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Ongoing sounds of laughter flooded the Strathmore on Saturday night, April 13th, as David Sedaris spent the evening sharing wholesome and bizarre stories with the crowd. Though the Strathmore is built as a concert hall with almost 2,000 seats, Sedaris made the venue feel intimate as he sat onstage and shared truthful and endearing stories for two hours. He had notes jotted down on several pieces of paper, making audiences feel like they were workshopping his material with him as he read essay after essay.

David Sedaris is an award-winning comedian and author, who has written several essays and short stories that became New York Times Bestsellers. He wrote a collection of personal essays in 2000 called Me Talk Pretty One Day which won him a Thurber Prize for American Humor.

When the show started, a young boy around 11 or 12 years old named Leonardo walked onstage with a piece of paper in his hand. He took a big breath and shakily read an introduction inviting David Sedaris onstage. He then quickly added that there was someone important in the audience who was Sedaris’ biggest fan and wanted to give her a special shoutout: his mother. It was a sweet and wholesome moment as Sedaris thanked Leonardo for the introduction and mentioned how he loved asking younger audience members like Leonardo to introduce him.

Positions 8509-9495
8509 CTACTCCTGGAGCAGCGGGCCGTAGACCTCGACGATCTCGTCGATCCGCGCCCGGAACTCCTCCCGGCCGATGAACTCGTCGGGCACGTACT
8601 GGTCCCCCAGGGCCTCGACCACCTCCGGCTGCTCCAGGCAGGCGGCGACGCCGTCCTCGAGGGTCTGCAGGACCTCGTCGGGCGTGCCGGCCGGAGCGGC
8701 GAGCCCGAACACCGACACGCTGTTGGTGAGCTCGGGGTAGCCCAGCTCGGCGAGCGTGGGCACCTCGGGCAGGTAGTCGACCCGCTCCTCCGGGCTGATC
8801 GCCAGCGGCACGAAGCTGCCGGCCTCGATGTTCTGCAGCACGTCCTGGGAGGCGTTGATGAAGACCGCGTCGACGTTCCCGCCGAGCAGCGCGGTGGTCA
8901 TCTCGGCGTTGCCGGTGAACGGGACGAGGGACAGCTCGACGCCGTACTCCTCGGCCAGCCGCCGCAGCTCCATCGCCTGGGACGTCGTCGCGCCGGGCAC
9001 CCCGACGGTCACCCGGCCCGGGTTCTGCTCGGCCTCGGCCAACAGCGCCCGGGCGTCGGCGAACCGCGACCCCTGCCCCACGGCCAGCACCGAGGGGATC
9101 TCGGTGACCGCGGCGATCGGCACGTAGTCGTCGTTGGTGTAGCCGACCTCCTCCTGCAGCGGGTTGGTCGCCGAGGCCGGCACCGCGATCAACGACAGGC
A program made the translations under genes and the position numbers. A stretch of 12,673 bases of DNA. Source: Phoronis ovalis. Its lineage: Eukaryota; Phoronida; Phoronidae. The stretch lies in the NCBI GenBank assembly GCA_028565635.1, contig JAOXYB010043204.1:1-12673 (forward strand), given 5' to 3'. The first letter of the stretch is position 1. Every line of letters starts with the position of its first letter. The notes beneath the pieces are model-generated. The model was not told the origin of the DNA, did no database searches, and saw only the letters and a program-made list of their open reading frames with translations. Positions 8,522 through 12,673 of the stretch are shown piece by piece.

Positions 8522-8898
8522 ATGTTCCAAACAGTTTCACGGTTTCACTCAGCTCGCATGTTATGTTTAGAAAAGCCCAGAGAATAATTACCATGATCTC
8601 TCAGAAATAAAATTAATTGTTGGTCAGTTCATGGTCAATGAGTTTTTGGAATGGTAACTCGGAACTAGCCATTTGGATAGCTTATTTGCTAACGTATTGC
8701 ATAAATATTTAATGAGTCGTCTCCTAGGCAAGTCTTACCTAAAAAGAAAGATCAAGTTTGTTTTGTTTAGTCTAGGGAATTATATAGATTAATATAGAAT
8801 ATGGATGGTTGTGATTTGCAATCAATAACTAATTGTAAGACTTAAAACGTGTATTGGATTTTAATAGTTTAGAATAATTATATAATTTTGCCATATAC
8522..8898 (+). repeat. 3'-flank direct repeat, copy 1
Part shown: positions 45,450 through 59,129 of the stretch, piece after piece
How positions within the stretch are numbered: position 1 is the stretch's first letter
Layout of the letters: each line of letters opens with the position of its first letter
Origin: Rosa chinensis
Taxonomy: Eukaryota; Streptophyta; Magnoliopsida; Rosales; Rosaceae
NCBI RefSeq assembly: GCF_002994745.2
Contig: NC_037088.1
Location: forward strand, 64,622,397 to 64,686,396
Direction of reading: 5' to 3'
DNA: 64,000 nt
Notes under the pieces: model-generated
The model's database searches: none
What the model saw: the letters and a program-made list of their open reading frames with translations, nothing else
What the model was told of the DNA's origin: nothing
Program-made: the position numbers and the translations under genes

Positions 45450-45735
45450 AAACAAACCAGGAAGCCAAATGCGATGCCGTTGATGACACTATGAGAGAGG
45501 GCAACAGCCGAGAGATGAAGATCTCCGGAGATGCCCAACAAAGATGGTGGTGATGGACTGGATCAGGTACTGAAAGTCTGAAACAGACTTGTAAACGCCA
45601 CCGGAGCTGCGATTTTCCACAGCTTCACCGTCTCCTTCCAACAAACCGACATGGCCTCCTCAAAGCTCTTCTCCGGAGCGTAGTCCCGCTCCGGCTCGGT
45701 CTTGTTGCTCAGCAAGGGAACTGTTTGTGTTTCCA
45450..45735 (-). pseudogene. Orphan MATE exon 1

Sedaris then sat down on a barstool and read a personal collection of essays containing stories of his childhood, like spending time with his friend Dan, and stories of adulthood, like going on a safari with his husband Hugh. It also wouldn’t be David Sedaris without Sedaris-esque rantings about society, like how people treat their dogs better than their actual children.

He also shared more heartfelt and personal tales. Sedaris told a story about one of his first girlfriends, Pattie, who broke up with him for his childhood friend, Dan, and the heartbreak he felt losing the two of them to each other. He then connected this to his experience of receiving the news that Dan had passed away about 40 years later.

No matter which story he told, Sedaris always had the audience hooked with his elegant and captivating use of metaphors, similes, and imagery that worked to successfully paint a picture and brought us right into the moment of each story he told.

The show was wrapped up with audience questions. The crowd asked him a few questions about topics like his previous essay collections, his opinions on current issues, and his most embarrassing moments. You could tell the Q&A portion was one of Sedaris’ favorite moments of the show, as he constantly smiled to himself before providing raw and memorable answers. It was also easy to tell how much he loved interacting with his fans, as he constantly told stories about conversations he had with fans and even spent time in the lobby after the show signing books and meeting with people.

Though I found just a few of his jokes and bits to be somewhat outdated and poorly aged, overall the show contained impressive and thoughtful stories that left the audience feeling pleased and entertained.


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